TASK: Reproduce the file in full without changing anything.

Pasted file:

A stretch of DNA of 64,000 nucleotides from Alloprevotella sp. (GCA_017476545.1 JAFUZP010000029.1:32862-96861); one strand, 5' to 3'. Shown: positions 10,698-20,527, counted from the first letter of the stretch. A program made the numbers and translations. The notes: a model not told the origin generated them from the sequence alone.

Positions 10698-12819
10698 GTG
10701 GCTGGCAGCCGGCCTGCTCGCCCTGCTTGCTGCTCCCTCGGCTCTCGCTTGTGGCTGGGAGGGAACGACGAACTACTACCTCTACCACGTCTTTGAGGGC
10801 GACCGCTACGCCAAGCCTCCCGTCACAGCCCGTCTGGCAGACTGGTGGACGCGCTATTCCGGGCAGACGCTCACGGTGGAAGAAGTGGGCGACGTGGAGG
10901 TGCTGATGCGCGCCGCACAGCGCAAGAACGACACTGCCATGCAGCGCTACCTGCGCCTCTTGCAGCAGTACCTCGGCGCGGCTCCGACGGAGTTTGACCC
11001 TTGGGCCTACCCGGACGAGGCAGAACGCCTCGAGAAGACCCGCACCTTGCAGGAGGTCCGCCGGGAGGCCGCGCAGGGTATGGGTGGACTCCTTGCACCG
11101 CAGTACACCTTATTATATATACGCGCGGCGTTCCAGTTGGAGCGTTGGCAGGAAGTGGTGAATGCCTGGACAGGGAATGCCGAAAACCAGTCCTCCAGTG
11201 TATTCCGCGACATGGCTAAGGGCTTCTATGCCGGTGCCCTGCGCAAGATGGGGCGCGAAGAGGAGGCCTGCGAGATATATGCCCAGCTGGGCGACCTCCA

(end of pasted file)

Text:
A stretch of DNA of 64,000 nucleotides from Alloprevotella sp. (GCA_017476545.1 JAFUZP010000029.1:32862-96861); one strand, 5' to 3'. Shown: positions 10,698-20,527, counted from the first letter of the stretch. A program made the numbers and translations. The notes: a model not told the origin generated them from the sequence alone.

Positions 10698-12819
10698 GTG
10701 GCTGGCAGCCGGCCTGCTCGCCCTGCTTGCTGCTCCCTCGGCTCTCGCTTGTGGCTGGGAGGGAACGACGAACTACTACCTCTACCACGTCTTTGAGGGC
10801 GACCGCTACGCCAAGCCTCCCGTCACAGCCCGTCTGGCAGACTGGTGGACGCGCTATTCCGGGCAGACGCTCACGGTGGAAGAAGTGGGCGACGTGGAGG
10901 TGCTGATGCGCGCCGCACAGCGCAAGAACGACACTGCCATGCAGCGCTACCTGCGCCTCTTGCAGCAGTACCTCGGCGCGGCTCCGACGGAGTTTGACCC
11001 TTGGGCCTACCCGGACGAGGCAGAACGCCTCGAGAAGACCCGCACCTTGCAGGAGGTCCGCCGGGAGGCCGCGCAGGGTATGGGTGGACTCCTTGCACCG
11101 CAGTACACCTTATTATATATACGCGCGGCGTTCCAGTTGGAGCGTTGGCAGGAAGTGGTGAATGCCTGGACAGGGAATGCCGAAAACCAGTCCTCCAGTG
11201 TATTCCGCGACATGGCTAAGGGCTTCTATGCCGGTGCCCTGCGCAAGATGGGGCGCGAAGAGGAGGCCTGCGAGATATATGCCCAGCTGGGCGACCTCCA